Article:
Monday, Aug 20, 2018
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Debbie Davies' 'After The Fall' is a solid comeback album

  • Abraham-Lincoln-Vampire-Hunter-by-Henry-Jackman

    'Abraham Lincoln: Vampire Hunter' by Henry Jackman

  • Lost-in-Translation-by-Sixpence-None-The-Richer

    'Lost in Translation' by Sixpence None The Richer

  • After-the-Fall-by-Debbie-Davies

    'After the Fall' by Debbie Davies


'After the Fall' by Debbie Davies



Debbie Davies (M.C. Records)

Even if you didn't know the back story to this comeback album by blues veteran Debbie Davies, chances are you might agree with a widely circulated statement once made by a Los Angeles Times critic that she "wields an electric guitar as if it were a wand."

Searing, pulsating riffs and house-rockin' performances with clever lyrics and gut-check emotion are featured on "After the Fall," Davies' 11th solo album and first for the M.C. Records. Davies, a two-time winner of the Best Contemporary Females Blues Artist award and a 10-time nominee for Blues Music Awards (the blues equivalent of Grammys), was devastated from the loss of her close friend, blues singer Robin Rogers, to cancer in December, 2010.

She also had to deal with a long recovery after she broke her arm in an accident. She refocused on music, noting in her liner notes to this disc that sometimes "change is forced upon us through what at first may seem like multiple losses, only to turn into bountiful gifts and rebirth."

Tributes to tragedy and hardship are especially evident in the heartfelt songs "Down Home Girl" and "Little Broken Wing."

Davies, a 30-year veteran of the road, spent three years as the lead guitarist behind legendary bluesman Albert Collins in his band, the Icebreakers, and was once the lead guitarist in Maggie Mayall and the Cadillacs, an all-female band led by the wife of another blues legend, John Mayall.



'Abraham Lincoln: Vampire Hunter' by Henry Jackman



Henry Jackman (Sony Music)

Just as "Abraham Lincoln" and "Vampire Hunter" are four words you might not have expected to see in the same sentence, so too, perhaps, is the thought of a reviewer praising a cross-blend of classical and hard rock written as the soundtrack for a movie.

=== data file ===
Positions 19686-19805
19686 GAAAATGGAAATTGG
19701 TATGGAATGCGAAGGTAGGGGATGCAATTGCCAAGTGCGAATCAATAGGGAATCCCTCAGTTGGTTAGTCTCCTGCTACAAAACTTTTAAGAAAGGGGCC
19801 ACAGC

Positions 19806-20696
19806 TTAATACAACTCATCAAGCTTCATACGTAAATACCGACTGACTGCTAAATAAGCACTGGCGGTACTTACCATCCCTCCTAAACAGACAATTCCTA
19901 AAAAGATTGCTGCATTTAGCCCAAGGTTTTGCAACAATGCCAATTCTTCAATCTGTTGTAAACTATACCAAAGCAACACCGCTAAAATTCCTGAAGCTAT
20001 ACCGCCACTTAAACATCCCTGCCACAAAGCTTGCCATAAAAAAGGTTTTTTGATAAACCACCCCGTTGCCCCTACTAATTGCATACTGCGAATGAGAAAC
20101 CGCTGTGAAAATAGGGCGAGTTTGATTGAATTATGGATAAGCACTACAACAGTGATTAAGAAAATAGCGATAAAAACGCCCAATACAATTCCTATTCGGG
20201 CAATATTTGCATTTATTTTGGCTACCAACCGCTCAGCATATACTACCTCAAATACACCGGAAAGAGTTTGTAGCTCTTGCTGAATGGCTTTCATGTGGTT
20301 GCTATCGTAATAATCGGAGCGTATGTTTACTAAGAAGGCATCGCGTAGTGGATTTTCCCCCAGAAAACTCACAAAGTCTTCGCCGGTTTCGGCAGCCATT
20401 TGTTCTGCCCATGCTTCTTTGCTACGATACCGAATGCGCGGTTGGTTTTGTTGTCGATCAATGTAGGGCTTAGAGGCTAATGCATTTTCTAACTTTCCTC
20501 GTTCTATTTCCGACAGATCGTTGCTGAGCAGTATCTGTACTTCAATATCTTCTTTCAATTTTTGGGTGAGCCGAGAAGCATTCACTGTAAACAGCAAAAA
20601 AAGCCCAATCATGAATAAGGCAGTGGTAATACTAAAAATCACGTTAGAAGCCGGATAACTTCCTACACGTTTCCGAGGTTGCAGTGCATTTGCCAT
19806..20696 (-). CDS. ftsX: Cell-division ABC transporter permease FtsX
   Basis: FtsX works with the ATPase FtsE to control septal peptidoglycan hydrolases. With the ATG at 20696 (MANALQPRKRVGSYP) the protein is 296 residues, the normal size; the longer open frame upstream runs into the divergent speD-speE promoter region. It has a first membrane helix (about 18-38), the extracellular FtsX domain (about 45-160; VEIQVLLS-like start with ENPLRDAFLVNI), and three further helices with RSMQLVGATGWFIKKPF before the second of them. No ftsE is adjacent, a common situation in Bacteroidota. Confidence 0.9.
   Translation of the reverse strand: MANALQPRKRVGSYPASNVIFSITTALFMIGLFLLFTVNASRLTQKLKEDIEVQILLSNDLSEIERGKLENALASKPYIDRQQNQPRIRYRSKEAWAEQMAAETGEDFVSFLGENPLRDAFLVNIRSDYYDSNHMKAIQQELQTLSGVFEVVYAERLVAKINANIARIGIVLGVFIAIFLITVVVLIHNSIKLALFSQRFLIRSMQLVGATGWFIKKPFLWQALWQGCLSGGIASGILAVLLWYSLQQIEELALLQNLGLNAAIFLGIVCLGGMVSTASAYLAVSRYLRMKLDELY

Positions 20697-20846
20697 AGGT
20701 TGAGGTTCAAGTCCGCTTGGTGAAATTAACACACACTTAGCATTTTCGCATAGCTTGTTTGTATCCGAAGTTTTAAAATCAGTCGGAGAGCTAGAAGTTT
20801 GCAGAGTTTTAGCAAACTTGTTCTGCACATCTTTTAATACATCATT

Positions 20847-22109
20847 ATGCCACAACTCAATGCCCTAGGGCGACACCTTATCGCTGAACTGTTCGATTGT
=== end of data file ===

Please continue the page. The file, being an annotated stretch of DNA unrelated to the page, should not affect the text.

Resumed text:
Jackman, who studied classical music in London and at the prestigious University of Oxford, had a hand in scores for The Da Vinci Code, Pirates of the Caribbean: Dead Man's Chest, The Simpsons Movie, and The Dark Knight earlier in his career before stepping out as the principal composer for Monsters Vs. Aliens, Henri IV, Kick-Ass, X-Men: First Class, and Winnie the Pooh. He has done programming and production work for artists such as Mike Oldfield and Elton John.

With "Abraham Lincoln Vampire Hunter," Jackman delivers a piece that is at times melodic and frenetic; it twists the listener between classical string ensembles, rolling timpani and the dark, menacing sounds of digitally enhanced electronica and thrashing rock guitars.




'Lost in Translation' by Sixpence None The Richer



Sixpence None the Richer (Tyger Jim Records)

Matt Slocum, co-founder and guitarist of Sixpence None the Richer, says the group has fully transitioned since they disbanded in 2004. But that transition doesn't necessarily reveal itself as any sort of post-metamorphosis art with the songs on their new album.

After the split, Sixpence released an EP and a Christmas album, but they officially return with their first full-length album, delivering a familiar sound while not daring to break into any new territory.

Album opener, "My Dear Machine," is a decent track, with some fine and fuzzy guitar work highlighted by lead singer Leigh Nash's smooth and strong voice. Unfortunately, the song gets overpowered by horns near the end.

After this somewhat strong start, the Nashville-based band runs into an inevitable truth for most '90s-era bands looking for a renaissance. Hits are hard. And their yesteryear radio staples like "Kiss Me" and "There She Goes" are tough to replicate for the listener's sweet spot. New tracks like "Failure" and "Give It Back" are musically passable, but are ultimately wordy misfires that tell us nothing of the transformative time that is allegedly the underpinning of this album.

-- RON HARRIS, Associated Press

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